Recycling Today, Dec, 2006 by Brian Taylor
But even the thirsty residents of the U.S. Southeast have their limits, so not every beverage bottled or canned is consumed before its expiration date.
The leftover beverages present a business cost for bottling plants, which created an opportunity for Tony McCarthy and his company FMS Inc. of Clearwater, Fla.
FROM WATER TO PEPSI. Tony McCarthy learned the value of scrap commodities as a child growing up in Essex, England, where his father owned a trucking company.
On an adjacent property was a truck container fabricator, which often made containers with a combination of plywood, steel or aluminum as materials.
When it came time for those containers to be retired, young Tony’s grandfather showed him how to separate the metal, keeping a particular eye out for higher-value aluminum. “He took me to the scrap yard, and I got big-time money from that,” recalls Tony.
The lesson stuck with Tony even after he immigrated to the United States in 1982, just after graduating from high school. In the United States, Tony worked in sales positions throughout the 1980s and 1990s, including three years working as sales manager for an engineering company, combining two of his favorite career aspects into one job.
The entrepreneurial urge was always present, however, as was the recollection of how recovering salvaged and scrap materials can be a lucrative business effort.
Founding Florida Marine Surplus (FMS) in Clearwater in 2002, Tony initially focused on selling aftermarket marine surplus parts and supplies. Before the year was out, he also started The Drum Depot, which concentrated on selling clean, empty 55-gallon drums as components for floating docks.
Activity in the drum business soon began outpacing that on the FMS side, “which led to transitioning to strictly the recycling end of the business,” says Tony. The Drum Depot soon purchased two Nelmor-brand grinders made by AEC Inc., Schaumburg, Ill., so saleable secondary raw materials could also be produced from the stream of drums.
Working to expand the drum recycling business is what brought Tony into contact with bottling plants such as Tampa Pepsi, where drums of many different sizes–some full, some empty–were creating a disposal line item for the regional bottling plant.
At Tampa Pepsi, Tony helped set up a custom equipment line that required some upftont investment in processing capabilities, but ultimately is saving the company an estimated $10,000 per month in disposal costs.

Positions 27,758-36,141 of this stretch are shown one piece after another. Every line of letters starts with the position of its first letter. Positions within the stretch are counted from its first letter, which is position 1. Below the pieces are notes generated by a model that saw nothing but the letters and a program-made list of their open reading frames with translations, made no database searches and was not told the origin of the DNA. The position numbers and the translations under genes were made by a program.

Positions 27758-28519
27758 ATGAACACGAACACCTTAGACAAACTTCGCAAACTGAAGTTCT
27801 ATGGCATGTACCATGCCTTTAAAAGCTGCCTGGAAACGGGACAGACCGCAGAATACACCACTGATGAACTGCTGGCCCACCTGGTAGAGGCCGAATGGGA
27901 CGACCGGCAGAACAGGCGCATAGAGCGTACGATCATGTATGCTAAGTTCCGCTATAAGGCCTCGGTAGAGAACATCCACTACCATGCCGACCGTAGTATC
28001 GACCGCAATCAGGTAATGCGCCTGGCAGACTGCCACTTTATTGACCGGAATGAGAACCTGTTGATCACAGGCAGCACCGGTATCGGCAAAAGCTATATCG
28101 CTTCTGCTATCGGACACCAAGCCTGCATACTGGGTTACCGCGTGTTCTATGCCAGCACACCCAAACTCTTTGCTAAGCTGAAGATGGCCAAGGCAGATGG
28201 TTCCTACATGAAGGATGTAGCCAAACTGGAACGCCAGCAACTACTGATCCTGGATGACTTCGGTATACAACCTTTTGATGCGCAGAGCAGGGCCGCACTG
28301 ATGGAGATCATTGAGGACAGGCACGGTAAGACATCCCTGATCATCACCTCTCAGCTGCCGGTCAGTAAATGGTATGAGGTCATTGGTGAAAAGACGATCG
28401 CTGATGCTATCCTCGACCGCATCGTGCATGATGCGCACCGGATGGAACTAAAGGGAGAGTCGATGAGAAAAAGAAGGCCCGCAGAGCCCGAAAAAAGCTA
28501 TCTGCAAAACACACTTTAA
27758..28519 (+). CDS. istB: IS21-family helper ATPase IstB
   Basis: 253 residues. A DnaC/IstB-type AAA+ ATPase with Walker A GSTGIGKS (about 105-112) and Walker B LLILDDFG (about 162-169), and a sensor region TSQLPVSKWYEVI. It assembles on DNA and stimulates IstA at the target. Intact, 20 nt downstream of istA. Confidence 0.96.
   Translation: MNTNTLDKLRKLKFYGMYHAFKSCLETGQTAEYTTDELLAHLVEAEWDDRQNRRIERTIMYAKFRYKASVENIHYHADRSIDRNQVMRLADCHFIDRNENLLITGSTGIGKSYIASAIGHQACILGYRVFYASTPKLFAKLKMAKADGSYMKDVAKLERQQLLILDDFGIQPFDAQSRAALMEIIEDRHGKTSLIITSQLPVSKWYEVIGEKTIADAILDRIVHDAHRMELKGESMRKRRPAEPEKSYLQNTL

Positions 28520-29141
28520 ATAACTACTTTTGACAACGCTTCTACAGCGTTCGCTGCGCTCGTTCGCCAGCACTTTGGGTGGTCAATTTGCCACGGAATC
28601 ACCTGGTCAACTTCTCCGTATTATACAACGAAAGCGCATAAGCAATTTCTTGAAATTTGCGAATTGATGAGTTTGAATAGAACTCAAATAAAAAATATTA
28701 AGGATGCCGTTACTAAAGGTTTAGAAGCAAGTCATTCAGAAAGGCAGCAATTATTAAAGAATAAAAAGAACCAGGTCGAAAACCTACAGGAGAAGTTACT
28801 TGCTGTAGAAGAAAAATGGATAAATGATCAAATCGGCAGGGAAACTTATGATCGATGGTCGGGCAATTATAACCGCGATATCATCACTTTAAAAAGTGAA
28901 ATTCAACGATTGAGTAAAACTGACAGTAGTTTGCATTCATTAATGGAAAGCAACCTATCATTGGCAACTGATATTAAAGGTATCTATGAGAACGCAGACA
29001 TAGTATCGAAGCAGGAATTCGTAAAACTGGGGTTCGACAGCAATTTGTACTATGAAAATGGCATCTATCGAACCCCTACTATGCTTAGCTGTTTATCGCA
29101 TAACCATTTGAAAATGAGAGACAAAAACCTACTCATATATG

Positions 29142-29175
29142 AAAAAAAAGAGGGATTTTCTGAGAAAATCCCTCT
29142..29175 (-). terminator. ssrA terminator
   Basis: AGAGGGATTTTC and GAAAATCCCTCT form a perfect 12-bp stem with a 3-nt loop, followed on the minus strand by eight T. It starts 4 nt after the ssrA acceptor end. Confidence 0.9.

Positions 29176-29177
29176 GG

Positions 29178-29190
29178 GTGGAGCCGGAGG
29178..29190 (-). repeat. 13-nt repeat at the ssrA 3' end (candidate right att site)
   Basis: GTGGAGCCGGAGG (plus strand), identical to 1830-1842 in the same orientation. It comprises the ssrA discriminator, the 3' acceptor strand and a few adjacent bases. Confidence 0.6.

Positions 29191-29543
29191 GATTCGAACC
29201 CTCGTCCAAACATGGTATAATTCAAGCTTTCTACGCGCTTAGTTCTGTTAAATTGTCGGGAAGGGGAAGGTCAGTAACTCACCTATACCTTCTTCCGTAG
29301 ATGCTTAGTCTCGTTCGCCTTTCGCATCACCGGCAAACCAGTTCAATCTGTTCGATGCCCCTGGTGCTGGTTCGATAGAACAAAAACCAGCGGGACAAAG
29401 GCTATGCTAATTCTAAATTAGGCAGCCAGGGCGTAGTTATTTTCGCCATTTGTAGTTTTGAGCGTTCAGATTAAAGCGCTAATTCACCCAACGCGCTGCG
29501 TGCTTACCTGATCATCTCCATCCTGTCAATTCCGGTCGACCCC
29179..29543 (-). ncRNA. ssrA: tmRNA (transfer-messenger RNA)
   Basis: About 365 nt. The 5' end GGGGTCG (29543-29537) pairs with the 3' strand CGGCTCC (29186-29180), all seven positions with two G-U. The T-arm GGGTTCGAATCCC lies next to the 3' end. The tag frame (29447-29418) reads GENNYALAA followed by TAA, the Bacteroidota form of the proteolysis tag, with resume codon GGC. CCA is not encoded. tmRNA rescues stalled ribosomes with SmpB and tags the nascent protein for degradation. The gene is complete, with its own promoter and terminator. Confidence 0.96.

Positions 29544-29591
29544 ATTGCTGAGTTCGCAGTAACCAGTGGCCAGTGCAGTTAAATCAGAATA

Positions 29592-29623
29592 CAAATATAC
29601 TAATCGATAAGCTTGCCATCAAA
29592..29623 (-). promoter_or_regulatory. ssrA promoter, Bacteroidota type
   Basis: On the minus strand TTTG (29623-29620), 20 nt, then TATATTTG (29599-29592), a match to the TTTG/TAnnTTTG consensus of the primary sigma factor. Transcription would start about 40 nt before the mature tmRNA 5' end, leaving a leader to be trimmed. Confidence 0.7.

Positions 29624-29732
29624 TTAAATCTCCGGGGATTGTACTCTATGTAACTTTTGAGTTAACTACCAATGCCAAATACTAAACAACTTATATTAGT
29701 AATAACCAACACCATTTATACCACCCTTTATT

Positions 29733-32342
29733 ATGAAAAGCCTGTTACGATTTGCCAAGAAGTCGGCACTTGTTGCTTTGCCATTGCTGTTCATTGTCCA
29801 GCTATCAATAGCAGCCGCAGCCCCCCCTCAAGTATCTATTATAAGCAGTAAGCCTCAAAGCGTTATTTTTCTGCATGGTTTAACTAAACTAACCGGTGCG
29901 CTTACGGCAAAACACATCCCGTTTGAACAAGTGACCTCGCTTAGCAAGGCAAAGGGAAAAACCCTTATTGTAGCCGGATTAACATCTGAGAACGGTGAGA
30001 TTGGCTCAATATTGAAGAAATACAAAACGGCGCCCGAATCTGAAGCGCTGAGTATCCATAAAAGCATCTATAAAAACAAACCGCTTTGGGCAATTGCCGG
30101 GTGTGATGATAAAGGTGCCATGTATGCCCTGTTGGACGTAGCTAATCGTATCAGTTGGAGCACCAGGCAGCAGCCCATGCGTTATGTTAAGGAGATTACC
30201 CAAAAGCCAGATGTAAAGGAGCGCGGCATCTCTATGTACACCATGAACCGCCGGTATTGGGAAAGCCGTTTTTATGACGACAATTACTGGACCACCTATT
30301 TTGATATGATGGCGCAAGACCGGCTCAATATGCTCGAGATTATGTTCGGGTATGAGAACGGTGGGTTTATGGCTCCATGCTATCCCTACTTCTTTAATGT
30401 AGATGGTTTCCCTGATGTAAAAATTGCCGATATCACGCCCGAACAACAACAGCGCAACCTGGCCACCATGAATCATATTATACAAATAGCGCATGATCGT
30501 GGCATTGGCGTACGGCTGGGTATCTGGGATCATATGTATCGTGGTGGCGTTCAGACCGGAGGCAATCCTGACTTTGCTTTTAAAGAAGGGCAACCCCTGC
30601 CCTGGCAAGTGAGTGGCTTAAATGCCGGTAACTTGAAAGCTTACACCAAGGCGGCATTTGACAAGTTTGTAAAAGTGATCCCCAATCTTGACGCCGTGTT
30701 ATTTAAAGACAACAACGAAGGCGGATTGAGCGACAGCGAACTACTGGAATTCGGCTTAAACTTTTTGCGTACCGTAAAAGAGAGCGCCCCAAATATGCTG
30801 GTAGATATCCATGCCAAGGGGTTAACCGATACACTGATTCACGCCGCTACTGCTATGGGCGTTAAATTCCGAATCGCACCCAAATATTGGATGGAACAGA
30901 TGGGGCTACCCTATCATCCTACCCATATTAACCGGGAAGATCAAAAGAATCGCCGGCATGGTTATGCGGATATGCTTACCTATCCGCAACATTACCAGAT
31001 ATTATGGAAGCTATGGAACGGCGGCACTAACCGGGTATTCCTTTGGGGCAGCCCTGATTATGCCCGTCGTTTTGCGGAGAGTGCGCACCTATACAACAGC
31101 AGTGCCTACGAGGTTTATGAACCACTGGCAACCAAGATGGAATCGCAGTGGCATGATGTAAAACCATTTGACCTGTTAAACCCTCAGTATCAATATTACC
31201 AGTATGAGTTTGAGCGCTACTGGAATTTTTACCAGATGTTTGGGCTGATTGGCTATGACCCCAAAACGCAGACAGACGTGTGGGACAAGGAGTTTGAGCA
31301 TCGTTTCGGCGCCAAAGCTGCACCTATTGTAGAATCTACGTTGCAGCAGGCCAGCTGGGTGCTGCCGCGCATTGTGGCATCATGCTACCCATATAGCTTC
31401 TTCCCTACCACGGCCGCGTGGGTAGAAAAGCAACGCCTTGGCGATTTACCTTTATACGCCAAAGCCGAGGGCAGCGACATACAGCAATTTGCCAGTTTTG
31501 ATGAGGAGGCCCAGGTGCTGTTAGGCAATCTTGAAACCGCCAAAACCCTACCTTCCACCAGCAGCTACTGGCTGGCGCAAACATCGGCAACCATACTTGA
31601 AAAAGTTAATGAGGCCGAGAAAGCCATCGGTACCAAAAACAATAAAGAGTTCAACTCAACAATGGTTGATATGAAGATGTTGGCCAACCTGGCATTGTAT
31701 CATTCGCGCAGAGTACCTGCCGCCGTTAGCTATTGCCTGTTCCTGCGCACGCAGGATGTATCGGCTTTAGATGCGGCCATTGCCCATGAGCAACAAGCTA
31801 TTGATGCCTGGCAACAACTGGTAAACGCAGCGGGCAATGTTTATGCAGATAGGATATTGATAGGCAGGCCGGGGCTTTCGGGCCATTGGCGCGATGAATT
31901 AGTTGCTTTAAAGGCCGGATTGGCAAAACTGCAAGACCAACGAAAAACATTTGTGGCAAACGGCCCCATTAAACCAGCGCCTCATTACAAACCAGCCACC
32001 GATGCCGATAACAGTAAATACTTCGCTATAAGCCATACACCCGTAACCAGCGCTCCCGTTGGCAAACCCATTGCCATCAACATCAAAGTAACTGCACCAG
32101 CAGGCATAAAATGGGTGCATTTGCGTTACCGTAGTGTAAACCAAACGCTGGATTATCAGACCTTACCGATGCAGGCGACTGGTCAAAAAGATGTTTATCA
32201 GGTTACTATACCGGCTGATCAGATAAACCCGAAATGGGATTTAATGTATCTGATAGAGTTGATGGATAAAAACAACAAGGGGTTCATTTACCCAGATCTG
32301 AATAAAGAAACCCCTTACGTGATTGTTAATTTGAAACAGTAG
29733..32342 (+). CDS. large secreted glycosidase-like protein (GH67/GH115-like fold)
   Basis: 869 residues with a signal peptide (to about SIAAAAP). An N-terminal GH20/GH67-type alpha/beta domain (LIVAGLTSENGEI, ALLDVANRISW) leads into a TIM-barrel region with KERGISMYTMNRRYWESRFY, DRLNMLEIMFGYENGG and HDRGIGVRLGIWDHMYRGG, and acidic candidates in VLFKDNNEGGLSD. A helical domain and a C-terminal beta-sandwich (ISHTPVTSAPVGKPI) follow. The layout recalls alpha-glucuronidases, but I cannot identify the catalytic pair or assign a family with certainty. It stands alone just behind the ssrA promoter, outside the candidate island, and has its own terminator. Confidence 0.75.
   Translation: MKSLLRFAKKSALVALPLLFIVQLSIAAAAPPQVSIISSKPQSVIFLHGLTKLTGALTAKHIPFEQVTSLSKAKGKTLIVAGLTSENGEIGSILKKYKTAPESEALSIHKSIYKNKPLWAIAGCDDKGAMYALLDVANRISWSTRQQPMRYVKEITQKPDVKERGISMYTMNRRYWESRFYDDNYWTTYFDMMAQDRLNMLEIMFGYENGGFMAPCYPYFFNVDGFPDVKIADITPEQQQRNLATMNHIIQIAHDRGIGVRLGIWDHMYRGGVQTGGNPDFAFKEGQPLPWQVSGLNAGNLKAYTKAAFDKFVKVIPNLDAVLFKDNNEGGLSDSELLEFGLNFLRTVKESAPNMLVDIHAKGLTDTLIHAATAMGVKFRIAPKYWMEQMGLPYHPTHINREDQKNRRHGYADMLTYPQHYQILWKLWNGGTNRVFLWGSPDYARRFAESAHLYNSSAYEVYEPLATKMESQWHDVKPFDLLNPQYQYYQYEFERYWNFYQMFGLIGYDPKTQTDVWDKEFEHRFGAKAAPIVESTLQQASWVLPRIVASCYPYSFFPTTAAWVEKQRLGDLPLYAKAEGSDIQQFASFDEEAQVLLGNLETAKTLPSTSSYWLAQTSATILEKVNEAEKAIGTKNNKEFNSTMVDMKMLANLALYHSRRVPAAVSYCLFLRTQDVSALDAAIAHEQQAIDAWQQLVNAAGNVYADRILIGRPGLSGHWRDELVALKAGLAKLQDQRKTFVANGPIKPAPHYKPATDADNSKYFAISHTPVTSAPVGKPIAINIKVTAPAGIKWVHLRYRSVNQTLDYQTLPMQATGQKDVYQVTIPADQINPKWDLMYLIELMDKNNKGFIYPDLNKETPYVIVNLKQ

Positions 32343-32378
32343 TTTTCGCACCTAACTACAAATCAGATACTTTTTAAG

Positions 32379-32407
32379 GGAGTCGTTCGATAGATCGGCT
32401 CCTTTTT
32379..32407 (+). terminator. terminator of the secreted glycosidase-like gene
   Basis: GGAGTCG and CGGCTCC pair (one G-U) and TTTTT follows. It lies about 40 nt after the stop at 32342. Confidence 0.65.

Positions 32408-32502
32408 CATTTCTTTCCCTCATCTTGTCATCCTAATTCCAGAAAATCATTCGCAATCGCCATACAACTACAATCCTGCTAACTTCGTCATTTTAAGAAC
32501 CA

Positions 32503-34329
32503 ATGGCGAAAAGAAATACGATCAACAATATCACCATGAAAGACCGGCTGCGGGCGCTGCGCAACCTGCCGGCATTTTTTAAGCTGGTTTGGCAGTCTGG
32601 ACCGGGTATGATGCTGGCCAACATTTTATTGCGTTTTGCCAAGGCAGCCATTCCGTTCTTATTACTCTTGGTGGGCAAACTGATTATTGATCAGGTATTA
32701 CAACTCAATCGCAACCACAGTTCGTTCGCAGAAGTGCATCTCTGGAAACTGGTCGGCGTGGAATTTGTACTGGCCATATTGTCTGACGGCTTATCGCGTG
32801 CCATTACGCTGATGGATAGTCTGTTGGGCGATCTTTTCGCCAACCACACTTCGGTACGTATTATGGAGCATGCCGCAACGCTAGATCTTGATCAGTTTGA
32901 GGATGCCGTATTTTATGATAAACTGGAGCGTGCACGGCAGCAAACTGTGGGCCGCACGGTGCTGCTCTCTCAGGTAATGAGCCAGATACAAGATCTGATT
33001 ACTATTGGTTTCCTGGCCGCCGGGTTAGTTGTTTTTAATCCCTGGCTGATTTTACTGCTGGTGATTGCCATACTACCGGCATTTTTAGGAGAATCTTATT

GOOD TO THE LAST DROP. The processing, separation and recycling loop designed by Tony and FMS eliminates the landfill from the equation, finding a home for containers and expired product alike. At the Tampa Pepsi facility, two processing lines have been set up–one for beverages in aluminum cans, the other for those in PET (polyethylene terephthalate) plastic bottles.
On both lines, forklift trucks bring pallets of expired or off-spec product to a staging area where a metal hopper is loaded with product. The hopper is then raised and tipped into an elevated hopper that leads to a conveyor that feeds the processing line.
The product first passes into what McCarthy calls a “bottle busting” machine that is equipped with an augur and made by Sani-Tech Systems Inc., Duvall, Wash. At this step, most of the liquid is separated from its container and is directed into a retaining system beneath and then near the processing line. The solid scrap proceeds through an augur which empties the fluid even more.
On the plastics line, empty containers then head for the baling chamber of a downstroke baler made by International Baler Corp., Jacksonville, Fla. For the aluminum can line, FMS has recently installed a baler made by Harmony Enterprises Inc., Harmony, Minn. According to Tony, the line is now producing dense 1,000-pound bales that have improved shipping profitability.
During the compression process, yet more liquid is separated from the marketable aluminum or plastic scrap and joins the rest of the liquid in the retaining system.
The overall FMS system not only captures the aluminum and plastic scrap, but also retains the mixed liquids and stores them for eventual shipment to end markets that Tony has helped discover.
It turns out thirsty humans are not the only ones who enjoy soft drinks. Cattle ranchers have reported that the sugary mix has been very well received as a cattle feed additive.
“Cattle love it; they can drink a 6,000-gallon shipment in about two days,” says Tony. Donating the sweet byproduct to cattle ranches does not yield a sale price, but it does save on disposal and avoids any environmental hazards of too much sugar entering the water supply.
The cattle feed market is just one of several that FMS has discovered or helped cultivate. It turns out that bees are fond of excess cola syrup product, providing a nectar that can be purchased by honey producers for their beekeeping swarms.